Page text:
Here's what happened at Spokane City Council last night:
People who show up to speak at city council's open forum can and will continue to use a derogatory name for a part of town long plagued by prostitution.
The council passed an ordinance that prepares the city for a statewide phaseout of medical marijuana dispensaries.
A new task force will look into why the city employs fewer women and pays them less and what can be done about it.
Two weeks ago, civic gadfly George McGrath was rebuked by Council President Ben Stuckart
for referring to a pedestrian bridge connecting the University District to East Sprague as the “bridge to Hookerville” during the council’s public comment period. McGrath refrained from using the offending phrase last week. But last night, he twice uttered “bridge to Hookerville” during the public comment period, drawing no response from Stuckart.
As the public comment period continued, one man complained to the council about management at the East Central Community Center before continuously repeating “bridge to Hookerville” 31 times before being cut off by Stuckart after Councilman Mike Allen called a point of order. Allen said that while he had defended people's right to use the phrase, the man had probably taken it too far.
“I respect your right to do that, but at the same time you could express your position without having to do it that way,” said Allen, who then requested clarification from Stuckart on if the phrase could be used.
Stuckart clarified that he requested, not instructed, speakers to stop using the phrase. He also noted that he had been reading 9th Circuit Court opinions and had consulted three legal entities before concluding that banning the word or denying people their chance to speak would be “overstepping my bounds.”
Jennifer Hansen, who works with the Neighborhoods Matter program at the Spokane Regional Health District, told the council that she works in that part of East Sprague and she has become accustomed to people making comments about prostitution when they hear about her work.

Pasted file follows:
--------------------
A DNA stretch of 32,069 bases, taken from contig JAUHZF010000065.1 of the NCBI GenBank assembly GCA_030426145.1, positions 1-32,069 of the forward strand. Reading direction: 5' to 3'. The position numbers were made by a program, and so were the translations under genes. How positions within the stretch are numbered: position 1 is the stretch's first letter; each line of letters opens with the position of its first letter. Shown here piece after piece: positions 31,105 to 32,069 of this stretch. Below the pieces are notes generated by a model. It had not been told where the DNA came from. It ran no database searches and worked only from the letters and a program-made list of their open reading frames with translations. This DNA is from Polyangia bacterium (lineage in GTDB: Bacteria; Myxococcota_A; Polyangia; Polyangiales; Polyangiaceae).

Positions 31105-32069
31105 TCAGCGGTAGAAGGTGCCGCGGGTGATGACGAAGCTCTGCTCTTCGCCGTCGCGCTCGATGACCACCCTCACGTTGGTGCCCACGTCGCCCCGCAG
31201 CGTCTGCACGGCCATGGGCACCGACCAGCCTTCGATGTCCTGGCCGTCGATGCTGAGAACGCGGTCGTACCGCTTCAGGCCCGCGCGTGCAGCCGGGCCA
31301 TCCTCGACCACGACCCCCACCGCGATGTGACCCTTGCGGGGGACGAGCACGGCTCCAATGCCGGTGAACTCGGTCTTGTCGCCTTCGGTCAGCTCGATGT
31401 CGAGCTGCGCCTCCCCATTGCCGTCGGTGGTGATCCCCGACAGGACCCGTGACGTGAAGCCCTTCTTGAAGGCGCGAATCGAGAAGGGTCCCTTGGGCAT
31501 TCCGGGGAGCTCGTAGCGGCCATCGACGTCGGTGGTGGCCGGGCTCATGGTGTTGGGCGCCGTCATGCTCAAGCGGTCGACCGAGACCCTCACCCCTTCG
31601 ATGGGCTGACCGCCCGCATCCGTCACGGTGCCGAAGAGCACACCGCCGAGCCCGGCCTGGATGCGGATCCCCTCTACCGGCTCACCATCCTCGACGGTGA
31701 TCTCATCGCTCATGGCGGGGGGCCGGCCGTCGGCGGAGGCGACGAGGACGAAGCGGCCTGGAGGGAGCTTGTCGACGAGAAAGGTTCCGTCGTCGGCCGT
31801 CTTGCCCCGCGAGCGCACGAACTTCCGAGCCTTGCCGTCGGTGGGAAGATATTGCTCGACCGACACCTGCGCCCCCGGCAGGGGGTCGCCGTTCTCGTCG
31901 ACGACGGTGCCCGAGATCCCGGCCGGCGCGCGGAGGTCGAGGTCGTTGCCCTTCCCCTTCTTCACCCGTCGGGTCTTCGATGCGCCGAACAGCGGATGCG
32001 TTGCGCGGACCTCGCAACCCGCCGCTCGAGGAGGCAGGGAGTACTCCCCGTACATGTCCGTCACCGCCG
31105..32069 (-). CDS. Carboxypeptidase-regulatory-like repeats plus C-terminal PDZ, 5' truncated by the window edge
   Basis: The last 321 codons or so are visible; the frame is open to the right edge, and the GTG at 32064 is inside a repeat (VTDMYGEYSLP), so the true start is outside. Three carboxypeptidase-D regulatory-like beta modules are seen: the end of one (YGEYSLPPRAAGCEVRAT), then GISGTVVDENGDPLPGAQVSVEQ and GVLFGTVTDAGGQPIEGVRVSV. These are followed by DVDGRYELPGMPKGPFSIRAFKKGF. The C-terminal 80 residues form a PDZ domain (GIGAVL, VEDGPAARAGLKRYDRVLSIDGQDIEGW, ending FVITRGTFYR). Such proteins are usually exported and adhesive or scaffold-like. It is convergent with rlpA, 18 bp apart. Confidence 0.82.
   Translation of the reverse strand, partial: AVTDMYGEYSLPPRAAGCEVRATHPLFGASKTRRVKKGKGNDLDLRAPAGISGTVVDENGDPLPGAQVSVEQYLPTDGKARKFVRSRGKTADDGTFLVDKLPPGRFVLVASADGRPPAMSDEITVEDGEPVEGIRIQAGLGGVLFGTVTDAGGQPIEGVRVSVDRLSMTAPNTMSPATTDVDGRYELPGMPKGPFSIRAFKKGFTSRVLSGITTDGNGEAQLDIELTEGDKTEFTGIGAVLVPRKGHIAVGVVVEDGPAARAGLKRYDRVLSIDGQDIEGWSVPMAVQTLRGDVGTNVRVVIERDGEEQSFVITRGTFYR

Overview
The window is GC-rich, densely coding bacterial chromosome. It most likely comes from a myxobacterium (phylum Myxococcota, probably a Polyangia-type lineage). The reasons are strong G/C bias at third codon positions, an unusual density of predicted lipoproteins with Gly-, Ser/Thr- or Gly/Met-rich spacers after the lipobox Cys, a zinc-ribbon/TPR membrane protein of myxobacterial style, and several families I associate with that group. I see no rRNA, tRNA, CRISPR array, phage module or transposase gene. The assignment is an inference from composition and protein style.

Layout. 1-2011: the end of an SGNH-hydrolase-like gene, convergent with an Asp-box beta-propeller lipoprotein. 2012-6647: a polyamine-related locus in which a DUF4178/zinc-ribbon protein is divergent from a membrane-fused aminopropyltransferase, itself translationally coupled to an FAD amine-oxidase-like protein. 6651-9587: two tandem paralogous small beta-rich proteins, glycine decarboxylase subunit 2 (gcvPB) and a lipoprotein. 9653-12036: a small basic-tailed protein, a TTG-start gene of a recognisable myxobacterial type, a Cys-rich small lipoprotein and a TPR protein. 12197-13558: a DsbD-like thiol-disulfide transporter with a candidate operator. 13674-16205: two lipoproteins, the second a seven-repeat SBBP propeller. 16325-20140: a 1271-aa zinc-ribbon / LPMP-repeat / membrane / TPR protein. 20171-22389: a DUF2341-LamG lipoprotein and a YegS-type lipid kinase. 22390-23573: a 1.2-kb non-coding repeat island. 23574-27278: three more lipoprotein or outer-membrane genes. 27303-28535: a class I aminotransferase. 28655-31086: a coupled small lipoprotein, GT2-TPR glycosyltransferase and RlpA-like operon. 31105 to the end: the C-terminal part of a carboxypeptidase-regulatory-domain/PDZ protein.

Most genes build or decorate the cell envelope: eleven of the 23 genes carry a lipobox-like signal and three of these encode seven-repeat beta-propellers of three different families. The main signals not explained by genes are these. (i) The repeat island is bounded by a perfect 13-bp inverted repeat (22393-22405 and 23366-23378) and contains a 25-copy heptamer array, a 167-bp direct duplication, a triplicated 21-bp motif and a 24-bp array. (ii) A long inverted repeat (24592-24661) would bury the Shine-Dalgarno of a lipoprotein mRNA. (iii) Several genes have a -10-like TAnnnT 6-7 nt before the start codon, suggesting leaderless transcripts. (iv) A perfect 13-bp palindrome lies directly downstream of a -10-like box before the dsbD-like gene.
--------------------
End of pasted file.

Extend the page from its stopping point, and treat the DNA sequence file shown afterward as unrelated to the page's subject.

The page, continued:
“Normally, the comments aren't malicious in nature,” she said. “It's just, you know, someone is going for an easy joke. It's an easy way to get a laugh because anyone who has lived in Spokane for a while knows that East Sprague is [a place where people] used to be able to purchase sex. And there's a piece of this puzzle that they are not thinking of and that is the people that are living there.”
She noted that the area was on the upswing with the city investing in its infrastructure, and the police cracking down on johns. Just recently, she said, three tons of trash were removed from the area's alleys.
Council prepares for the end of medical marijuana as we know it
City council also passed an ordinance that changes the city code in anticipation of a new state law that brings new regulations to the medical marijuana market. Last month, Gov. Jay Inslee signed SB 5052
that will phase out many medical marijuana dispensaries (“collective gardens”), which critics say had been operating with virtually no regulation.
The city of Spokane had passed local regulations of dispensaries requiring them to undergo inspections, pay taxes and get licensed. The new ordinance will wind down the local regulations, which are no longer permitted under state law in July of next year.
SB 5052 does allow dispensaries that had paid taxes and had acquired business licenses to apply to stay open. Paul Lugo, the director of the Herbal Connection, a local dispensary, thanked council for crafting the regulations, saying that they would likely put many local dispensaries in a good position to stay open under the new state law.
A new task force
City council voted to create a new task force that will examine why the city of Spokane hires fewer women and pays them less and what can be done about it.
“When we look at the numbers at look at the trends here in Spokane, we have a long way to go,” said Councilwoman Candace Mumm. According to Mumm, women make up only 15 percent of the city's work force, which she said was problematic when considering it is one of the region's largest employers.
However, Mike Fagan spoke out against creating the task force. He expressed concerns that it would create new mandates for private employers or create “quotas” for city hiring. He also worried that standards would be lowered for more physically strenuous jobs to accommodate female applicants.
“I'm all about equal pay for equal work,” said Fagan, who cast the only vote against it. “But there are a couple things that are troublesome, and I don't know how this particular task force is going to get around it.”